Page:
The Church of Santa Maria del Pi and the Cathedral of Santa Maria were both very impressive Gothic Churches, just making the OMG rating ... when you enter the church and view it, your 1st reaction is "Oh My God".  They both have their own story, but the part I took away was an interesting part of the Spanish culture relating to the Spanish Civil War around 1936. Both of these churches were heavily damaged in 1936 as a result of the civil war, but it is very hard to find that in the write ups. During our walking tour we visited one of the few memorials to the dead from the Civil war ...a memorial for several children killed from an aerial bombing. The memorial was a small plaque on a wall. The Spanish don't speak of the civil war, not sure if this is by mutual consent or because of the threat of law. Apparently, many of those who allegedly committed atrocities during the civil war are still active in government. This is a complicated part of the Spanish culture.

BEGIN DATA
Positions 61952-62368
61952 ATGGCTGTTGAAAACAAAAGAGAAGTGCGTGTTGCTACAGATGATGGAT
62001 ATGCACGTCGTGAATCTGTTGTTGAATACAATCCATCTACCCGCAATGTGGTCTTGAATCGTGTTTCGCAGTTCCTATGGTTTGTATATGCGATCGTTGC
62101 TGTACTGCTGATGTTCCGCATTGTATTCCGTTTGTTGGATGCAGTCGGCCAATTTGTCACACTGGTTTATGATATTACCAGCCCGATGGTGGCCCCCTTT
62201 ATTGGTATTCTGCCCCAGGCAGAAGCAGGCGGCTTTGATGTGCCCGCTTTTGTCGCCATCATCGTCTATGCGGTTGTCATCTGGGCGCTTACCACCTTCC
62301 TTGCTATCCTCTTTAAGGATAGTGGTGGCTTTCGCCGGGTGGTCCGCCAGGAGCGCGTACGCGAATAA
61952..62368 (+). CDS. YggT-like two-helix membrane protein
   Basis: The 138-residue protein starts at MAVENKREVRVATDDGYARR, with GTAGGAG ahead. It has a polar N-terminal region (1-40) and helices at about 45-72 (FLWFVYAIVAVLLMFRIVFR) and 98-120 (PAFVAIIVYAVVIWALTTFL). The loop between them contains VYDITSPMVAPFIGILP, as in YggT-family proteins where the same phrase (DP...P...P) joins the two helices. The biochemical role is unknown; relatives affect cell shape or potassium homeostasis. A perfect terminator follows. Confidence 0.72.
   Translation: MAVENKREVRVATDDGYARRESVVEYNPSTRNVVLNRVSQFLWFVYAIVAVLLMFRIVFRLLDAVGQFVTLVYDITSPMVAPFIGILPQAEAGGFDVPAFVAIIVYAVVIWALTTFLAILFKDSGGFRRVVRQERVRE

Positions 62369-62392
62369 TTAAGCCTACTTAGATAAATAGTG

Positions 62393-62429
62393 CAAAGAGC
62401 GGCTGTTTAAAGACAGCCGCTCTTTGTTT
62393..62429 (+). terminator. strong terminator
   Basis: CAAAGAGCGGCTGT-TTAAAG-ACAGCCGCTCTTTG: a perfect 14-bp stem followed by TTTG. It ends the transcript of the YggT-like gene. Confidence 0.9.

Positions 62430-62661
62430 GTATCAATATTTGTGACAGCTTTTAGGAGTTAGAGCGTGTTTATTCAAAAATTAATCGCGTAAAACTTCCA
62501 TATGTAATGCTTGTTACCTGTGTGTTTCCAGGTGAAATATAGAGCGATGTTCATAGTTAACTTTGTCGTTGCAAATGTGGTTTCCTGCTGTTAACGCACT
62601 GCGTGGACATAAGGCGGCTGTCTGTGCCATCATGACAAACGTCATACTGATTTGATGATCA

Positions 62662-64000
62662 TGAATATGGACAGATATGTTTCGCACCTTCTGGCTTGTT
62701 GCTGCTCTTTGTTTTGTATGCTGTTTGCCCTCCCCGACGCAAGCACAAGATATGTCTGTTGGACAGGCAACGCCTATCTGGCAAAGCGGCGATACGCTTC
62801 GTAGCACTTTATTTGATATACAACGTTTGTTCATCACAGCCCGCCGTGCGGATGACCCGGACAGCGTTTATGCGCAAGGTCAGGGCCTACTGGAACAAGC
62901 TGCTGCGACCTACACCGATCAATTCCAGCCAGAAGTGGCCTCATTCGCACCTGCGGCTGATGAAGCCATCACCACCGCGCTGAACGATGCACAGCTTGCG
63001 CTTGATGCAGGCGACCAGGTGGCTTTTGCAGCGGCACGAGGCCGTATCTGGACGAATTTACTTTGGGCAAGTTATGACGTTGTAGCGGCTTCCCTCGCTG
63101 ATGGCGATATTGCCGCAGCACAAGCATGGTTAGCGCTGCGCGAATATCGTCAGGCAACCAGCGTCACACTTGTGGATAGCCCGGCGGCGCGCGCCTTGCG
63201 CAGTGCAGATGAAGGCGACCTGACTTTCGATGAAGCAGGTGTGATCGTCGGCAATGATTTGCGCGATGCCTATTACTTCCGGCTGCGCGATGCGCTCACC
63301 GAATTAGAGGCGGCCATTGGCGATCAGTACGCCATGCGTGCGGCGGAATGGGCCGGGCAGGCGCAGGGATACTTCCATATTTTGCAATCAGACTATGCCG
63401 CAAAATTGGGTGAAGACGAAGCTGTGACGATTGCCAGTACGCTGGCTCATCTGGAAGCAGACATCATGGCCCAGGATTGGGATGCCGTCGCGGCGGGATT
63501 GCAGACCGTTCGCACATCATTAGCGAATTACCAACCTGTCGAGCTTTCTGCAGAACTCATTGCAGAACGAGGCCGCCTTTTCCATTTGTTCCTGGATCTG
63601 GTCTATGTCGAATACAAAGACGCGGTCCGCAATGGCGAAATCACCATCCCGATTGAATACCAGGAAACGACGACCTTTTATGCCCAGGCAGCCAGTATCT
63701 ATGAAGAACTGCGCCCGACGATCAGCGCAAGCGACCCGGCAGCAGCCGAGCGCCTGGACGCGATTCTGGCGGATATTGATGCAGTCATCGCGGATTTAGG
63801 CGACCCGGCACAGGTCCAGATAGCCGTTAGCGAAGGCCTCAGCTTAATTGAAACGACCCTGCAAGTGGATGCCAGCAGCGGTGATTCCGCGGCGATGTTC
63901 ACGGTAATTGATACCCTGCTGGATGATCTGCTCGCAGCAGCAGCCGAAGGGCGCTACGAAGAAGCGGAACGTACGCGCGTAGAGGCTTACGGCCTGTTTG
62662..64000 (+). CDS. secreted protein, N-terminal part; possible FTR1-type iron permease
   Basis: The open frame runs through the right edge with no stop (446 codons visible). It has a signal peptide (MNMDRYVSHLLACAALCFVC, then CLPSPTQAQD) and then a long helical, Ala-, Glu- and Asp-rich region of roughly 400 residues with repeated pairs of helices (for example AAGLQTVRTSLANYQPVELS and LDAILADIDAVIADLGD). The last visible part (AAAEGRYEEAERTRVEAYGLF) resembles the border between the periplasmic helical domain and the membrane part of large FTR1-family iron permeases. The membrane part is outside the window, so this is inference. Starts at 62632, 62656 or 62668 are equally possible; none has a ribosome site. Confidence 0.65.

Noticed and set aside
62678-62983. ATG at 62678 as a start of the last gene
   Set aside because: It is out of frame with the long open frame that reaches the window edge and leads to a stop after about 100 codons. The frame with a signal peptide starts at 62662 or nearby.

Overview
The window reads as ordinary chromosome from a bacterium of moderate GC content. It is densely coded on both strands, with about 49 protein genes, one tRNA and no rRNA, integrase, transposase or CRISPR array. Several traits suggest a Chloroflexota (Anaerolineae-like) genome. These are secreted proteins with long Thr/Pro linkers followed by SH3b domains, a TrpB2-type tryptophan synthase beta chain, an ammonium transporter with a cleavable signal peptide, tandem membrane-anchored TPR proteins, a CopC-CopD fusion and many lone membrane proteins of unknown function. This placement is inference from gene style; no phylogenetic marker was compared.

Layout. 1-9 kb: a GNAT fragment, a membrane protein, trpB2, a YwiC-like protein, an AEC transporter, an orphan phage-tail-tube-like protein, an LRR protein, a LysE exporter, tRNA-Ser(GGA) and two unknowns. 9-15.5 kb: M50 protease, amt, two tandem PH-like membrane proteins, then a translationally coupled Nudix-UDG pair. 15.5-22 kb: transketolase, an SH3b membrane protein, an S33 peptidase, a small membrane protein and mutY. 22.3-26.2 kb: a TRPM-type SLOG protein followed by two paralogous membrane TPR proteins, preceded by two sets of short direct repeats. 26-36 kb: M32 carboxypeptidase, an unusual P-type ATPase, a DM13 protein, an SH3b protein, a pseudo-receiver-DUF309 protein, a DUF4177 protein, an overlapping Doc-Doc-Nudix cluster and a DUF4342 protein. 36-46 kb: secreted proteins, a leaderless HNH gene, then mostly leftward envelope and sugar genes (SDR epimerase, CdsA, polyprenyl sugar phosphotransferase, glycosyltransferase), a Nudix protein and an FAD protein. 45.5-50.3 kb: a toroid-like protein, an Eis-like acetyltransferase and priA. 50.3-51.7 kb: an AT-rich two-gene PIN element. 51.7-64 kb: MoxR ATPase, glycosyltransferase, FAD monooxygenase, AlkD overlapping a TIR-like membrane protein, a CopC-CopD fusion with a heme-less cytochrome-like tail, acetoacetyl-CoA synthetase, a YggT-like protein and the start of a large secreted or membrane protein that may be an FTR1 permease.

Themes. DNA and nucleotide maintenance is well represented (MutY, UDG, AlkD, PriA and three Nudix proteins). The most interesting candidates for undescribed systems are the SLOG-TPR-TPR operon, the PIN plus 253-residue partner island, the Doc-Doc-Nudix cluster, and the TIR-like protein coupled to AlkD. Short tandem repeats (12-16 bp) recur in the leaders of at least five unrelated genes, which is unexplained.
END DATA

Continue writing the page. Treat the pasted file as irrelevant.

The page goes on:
Barcelona Cathedral

 

 View From Santa Maria del Pi Cloister

 

 View from Roof of Santa Maria del Pi

 

You can get more information and the hours for Santa Maria del Pi here.

 

The Cathedral of Santa Maria is no entry fee (at least in the am), but we spent €3 each for the elevator ride to the top. This is well worth the time and the extra euros. In the cloister are the 13 Geese associated with Saint Eulalia who was martyred at the age of 13 ... You can get even more information here.

 

We visited La Sagrada Familia twice. We first attended Sunday mass in the basement and followed up with an english language tour on Monday. Mass in the basement was very intimate and a very nice experience, but I have many mixed feelings about the Church in general.

 

 

 La Sagrada Familia

 

 Basement Chapel of La Sagrada Familia

 

 3-D Printing and Modeling Facility

 

 Crucifix at Entrance to La Sagrada Familia